Conclusion

If you want to work with “VoIP”, you most likely will work with the SIP Protocol. SIP will allow you to do two-way, end-to-end communication, but you’ll need SIP clients to attach to a system like this. Do you need do pay for an external service in order to start a VoIP system? No!

What’s next?

The next post will describe how you can use the open source Sipwise sip:provider CE to build a VoIP system from scratch within an hour. It’ll show how you can create a Skype-like service within your network using IPv4, IPv6, TLS and SRTP.

Follow us at Twitter and Facebook for updates and new posts.

57 responses to “Build your own VoIP System – Part 1: The Basics”

  1. Thanks for this article, I can’t wait for the complete series.

    Keep on the nice job

  2. Thanks for this article, I can’t wait for the complete series.

    Keep on the nice job

  3. Hello says:

    Thanks a Lot for giving us great prodct
    is there anybody one problem can help me to solve.. i cant login the provission

  4. als7ly says:

    hi ,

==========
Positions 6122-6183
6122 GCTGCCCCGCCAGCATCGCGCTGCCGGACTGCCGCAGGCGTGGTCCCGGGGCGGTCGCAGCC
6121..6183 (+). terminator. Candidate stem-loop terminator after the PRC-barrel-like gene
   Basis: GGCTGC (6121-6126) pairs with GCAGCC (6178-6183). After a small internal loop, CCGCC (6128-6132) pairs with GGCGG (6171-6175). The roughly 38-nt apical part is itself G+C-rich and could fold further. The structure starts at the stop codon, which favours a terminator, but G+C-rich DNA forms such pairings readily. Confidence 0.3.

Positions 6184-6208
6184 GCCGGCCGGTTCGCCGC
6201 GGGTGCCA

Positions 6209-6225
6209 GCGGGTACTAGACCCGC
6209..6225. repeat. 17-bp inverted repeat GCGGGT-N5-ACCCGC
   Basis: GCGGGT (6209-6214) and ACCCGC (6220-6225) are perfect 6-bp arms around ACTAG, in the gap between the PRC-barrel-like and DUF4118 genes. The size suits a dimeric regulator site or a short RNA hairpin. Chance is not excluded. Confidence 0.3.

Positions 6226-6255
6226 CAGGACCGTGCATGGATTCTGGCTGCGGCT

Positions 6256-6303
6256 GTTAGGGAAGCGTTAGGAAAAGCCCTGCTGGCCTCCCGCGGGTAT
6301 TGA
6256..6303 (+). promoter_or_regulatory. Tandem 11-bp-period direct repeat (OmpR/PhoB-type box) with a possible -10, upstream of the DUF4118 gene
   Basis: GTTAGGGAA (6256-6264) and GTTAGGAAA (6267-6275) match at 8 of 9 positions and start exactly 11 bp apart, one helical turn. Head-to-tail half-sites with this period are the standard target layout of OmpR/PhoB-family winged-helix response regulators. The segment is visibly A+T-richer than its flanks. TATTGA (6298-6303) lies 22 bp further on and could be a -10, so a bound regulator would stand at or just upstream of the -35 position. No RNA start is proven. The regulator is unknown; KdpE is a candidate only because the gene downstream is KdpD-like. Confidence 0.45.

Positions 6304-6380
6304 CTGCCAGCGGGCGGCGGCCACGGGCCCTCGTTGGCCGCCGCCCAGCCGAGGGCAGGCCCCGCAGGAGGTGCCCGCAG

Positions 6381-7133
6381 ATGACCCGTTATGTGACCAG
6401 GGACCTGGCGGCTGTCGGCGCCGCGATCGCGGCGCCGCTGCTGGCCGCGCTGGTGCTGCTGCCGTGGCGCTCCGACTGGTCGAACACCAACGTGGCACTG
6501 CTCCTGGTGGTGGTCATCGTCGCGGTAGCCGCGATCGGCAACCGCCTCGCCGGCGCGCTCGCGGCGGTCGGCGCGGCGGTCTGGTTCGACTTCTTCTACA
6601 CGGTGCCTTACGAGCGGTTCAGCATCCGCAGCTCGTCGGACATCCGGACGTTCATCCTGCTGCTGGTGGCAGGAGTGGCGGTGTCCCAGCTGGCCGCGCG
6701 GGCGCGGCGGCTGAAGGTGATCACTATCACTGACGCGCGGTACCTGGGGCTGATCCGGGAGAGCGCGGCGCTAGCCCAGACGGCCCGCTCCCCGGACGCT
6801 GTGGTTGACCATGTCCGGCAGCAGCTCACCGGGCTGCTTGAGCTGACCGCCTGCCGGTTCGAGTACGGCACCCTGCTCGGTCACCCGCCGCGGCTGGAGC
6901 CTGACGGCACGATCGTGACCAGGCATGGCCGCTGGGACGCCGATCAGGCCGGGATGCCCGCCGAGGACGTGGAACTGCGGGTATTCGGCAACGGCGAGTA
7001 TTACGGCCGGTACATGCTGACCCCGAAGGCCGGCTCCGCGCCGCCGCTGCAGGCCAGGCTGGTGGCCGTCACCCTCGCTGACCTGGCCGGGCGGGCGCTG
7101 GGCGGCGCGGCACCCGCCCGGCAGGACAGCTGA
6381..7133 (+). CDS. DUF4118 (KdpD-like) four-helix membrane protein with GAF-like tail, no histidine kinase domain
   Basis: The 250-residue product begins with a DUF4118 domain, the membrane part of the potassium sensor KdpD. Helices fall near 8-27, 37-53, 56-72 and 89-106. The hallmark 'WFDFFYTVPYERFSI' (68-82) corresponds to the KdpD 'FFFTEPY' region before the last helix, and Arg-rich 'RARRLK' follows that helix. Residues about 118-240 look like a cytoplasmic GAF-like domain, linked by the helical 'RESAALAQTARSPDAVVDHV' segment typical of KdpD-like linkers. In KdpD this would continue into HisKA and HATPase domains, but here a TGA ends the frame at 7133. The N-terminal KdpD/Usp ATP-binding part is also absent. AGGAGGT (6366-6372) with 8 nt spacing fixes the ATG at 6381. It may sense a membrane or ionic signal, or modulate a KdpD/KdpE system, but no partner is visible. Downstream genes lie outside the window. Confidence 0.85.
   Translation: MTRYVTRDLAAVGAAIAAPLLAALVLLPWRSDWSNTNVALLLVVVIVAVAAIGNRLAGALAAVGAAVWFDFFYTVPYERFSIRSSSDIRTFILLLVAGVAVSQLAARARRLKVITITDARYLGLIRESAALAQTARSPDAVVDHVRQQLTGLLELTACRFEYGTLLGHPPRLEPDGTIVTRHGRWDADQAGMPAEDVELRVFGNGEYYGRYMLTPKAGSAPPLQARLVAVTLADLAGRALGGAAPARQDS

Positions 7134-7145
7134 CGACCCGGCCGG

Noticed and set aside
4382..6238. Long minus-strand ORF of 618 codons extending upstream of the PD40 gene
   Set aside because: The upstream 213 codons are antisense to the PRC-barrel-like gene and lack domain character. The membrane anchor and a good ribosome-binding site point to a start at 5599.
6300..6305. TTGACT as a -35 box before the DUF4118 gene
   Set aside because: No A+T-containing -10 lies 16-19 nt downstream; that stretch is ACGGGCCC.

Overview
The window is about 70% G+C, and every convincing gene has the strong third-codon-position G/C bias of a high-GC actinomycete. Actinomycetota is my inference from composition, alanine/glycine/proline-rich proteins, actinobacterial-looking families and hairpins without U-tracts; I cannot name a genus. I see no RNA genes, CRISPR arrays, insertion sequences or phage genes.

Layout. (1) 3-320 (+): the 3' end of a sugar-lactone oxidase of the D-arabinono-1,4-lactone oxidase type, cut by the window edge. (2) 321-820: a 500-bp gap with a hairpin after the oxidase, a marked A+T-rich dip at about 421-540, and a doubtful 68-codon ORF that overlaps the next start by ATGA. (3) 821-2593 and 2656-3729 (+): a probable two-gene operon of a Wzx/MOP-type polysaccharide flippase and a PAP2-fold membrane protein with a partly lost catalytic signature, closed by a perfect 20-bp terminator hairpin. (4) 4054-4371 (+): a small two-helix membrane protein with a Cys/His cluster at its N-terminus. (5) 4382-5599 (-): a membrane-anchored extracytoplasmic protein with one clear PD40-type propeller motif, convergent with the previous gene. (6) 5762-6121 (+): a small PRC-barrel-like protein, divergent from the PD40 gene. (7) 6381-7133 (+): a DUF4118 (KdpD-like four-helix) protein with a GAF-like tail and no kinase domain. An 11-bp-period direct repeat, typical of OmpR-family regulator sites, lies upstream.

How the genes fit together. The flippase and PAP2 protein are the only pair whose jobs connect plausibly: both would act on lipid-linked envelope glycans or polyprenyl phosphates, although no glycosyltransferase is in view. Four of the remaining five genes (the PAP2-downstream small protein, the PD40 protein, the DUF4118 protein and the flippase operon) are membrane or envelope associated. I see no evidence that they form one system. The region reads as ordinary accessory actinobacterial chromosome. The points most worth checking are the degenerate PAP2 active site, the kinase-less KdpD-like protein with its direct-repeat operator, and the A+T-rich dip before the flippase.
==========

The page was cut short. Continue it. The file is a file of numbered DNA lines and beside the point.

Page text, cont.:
is this mean that i can develop a desk top software that works and present exactly the features of messengers like yahoo msn beylexe

  5. Craig says:

    This is great!!!!!

  6. Craig says:

    This is great!!!!!

  7. Craig says:

    This is great!!!!!

  8. Excellent! really!! but…where is the other part? hehehe

  9. Alexey Rybalko says:

    Any plans to continue this line of posts?

  10. james says:

    Hi, great post. I like it because it is informative

  11. Mich says:

    Hello Andreas,

    Thank you so much for this guide. I’m new to VoIP technology and I’m just trying VoIP programming. Can you recommend me a VoIP toolset? I’ve just downloaded Ozeki VoIP SIP SDK (http://www.voip-sip-sdk.com). It seems to good at first sight.

  12. Santa Claus says:

    Thank you for the nice article. This is where I started leaning about VoIP. πŸ™‚

    • swetha sathish k says:

      I downloaded a sip server package, made changes as specified in the text file. I compiled and installed the sip. I am not getting how to run the sip server… Anybody tried like this? Can you help me….

  13. help us making our project using VOIP tnx.

  14. j says:

    this is interesting

  15. ali says:

    @sipwise can we make final yera project on voip system??

  16. Ronald Blair says:

    I am researching ways to provide emergency interconnecting phone service between a small group of houses in a remote area of Wyoming.

  17. Henry Okumu says:

    Require a step by step instructions on setting up VOIP

  18. aslamkhan says: